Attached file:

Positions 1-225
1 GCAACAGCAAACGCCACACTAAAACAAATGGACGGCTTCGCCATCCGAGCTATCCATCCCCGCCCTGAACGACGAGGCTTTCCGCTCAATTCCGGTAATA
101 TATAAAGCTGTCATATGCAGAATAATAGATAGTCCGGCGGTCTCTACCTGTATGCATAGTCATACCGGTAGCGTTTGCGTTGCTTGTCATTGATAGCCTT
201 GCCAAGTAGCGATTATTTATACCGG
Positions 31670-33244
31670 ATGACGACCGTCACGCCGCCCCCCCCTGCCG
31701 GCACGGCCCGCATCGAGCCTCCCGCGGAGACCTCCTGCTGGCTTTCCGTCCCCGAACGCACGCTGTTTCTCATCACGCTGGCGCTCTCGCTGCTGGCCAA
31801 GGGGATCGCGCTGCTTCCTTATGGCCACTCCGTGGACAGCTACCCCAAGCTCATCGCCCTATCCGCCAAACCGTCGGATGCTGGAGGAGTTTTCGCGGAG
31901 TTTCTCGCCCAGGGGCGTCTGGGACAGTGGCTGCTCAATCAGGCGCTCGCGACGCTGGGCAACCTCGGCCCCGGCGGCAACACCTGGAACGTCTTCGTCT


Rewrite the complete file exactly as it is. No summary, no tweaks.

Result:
Positions 1-225
1 GCAACAGCAAACGCCACACTAAAACAAATGGACGGCTTCGCCATCCGAGCTATCCATCCCCGCCCTGAACGACGAGGCTTTCCGCTCAATTCCGGTAATA
101 TATAAAGCTGTCATATGCAGAATAATAGATAGTCCGGCGGTCTCTACCTGTATGCATAGTCATACCGGTAGCGTTTGCGTTGCTTGTCATTGATAGCCTT
201 GCCAAGTAGCGATTATTTATACCGG
Positions 31670-33244
31670 ATGACGACCGTCACGCCGCCCCCCCCTGCCG
31701 GCACGGCCCGCATCGAGCCTCCCGCGGAGACCTCCTGCTGGCTTTCCGTCCCCGAACGCACGCTGTTTCTCATCACGCTGGCGCTCTCGCTGCTGGCCAA
31801 GGGGATCGCGCTGCTTCCTTATGGCCACTCCGTGGACAGCTACCCCAAGCTCATCGCCCTATCCGCCAAACCGTCGGATGCTGGAGGAGTTTTCGCGGAG
31901 TTTCTCGCCCAGGGGCGTCTGGGACAGTGGCTGCTCAATCAGGCGCTCGCGACGCTGGGCAACCTCGGCCCCGGCGGCAACACCTGGAACGTCTTCGTCT